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1-71.

Consider $f(x)=x^2−2x+6$ and $g(x)=2x+11$.

1. Use any method to find the points of intersection of $f(x)$ and $g(x)$.

One method is to graph $f(x)$ and $g(x)$ on the same set of axes and locate the point of intersection.

To graph $f(x)$, make a table. You will need to use $x$-values from $x=−2$ to $x=5$.

To use the equations, set $f(x)=g(x)$ and solve the resulting quadratic equation.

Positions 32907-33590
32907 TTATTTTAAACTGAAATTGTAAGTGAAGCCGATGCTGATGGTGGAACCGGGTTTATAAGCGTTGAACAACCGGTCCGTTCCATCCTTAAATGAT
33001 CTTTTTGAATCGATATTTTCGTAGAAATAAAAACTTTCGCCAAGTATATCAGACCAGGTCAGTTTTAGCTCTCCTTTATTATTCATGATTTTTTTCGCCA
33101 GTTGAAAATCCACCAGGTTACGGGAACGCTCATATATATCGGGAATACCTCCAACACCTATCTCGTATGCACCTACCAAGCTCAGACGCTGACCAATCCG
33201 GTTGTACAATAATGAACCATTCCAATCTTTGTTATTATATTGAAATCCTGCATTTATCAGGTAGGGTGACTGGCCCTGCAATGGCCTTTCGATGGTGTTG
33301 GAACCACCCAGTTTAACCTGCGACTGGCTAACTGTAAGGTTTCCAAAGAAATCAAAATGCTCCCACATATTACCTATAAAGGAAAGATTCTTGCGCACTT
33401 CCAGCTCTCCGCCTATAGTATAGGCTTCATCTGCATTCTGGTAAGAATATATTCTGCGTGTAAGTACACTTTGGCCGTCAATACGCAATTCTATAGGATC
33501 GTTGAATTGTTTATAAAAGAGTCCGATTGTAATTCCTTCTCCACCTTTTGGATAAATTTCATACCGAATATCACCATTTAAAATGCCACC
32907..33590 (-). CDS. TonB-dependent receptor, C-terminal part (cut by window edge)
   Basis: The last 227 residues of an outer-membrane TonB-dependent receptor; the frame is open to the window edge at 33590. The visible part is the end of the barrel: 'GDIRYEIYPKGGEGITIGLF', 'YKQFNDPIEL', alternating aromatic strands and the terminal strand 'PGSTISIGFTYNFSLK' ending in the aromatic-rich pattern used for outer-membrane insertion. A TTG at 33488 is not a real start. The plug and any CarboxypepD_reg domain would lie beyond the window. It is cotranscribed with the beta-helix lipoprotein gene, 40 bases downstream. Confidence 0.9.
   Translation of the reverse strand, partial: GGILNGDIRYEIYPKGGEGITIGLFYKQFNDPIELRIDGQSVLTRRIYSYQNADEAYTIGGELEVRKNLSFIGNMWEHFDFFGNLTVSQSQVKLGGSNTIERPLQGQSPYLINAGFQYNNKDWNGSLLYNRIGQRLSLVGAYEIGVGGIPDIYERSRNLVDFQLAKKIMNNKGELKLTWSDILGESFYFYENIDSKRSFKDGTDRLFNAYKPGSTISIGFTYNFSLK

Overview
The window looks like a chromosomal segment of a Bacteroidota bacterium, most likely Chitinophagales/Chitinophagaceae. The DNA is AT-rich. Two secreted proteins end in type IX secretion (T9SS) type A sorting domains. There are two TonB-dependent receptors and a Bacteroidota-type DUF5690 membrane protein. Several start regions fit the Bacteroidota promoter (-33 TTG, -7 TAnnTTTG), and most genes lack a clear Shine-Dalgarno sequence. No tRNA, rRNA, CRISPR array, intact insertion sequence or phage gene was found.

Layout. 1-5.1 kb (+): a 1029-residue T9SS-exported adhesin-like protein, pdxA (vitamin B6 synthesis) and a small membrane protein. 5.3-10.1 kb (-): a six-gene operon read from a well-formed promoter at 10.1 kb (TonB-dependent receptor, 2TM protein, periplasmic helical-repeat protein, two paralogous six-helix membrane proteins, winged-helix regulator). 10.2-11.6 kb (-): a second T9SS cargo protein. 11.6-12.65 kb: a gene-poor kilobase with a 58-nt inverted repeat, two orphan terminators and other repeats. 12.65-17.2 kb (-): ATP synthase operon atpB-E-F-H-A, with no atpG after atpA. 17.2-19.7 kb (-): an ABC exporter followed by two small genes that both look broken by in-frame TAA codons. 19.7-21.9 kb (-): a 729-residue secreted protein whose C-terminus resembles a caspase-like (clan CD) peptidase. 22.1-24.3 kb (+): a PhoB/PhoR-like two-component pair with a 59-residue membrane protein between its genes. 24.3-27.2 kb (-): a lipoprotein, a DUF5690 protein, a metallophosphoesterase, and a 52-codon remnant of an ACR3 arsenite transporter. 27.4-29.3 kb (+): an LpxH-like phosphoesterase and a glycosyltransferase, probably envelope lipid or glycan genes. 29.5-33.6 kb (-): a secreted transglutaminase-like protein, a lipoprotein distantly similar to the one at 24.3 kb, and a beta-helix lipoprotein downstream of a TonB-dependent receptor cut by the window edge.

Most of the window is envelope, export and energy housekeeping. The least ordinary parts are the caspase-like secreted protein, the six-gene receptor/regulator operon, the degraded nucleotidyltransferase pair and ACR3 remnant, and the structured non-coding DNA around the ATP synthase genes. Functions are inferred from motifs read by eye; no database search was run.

Another method would be to make a table of values for each function and compare table values to find matches.

Two points of intersection: $(−1,9)$ and $(5,21)$.

2. Calculate $f(x)+g(x)$.

Substitute:

$(x^2−2x+6)+(2x+11)$

Simplify:

$x^2+17$

3. Calculate $f(x)−g(x)$.

How is this different from $f(x)+g(x)$?

Remember to put parentheses around $2x+11$ and use the Distributive Property correctly.

Use the blank graph in the eTool below to solve the problem.
Click the link at right for the full version of the eTool: CCA2 1-71 HW eTool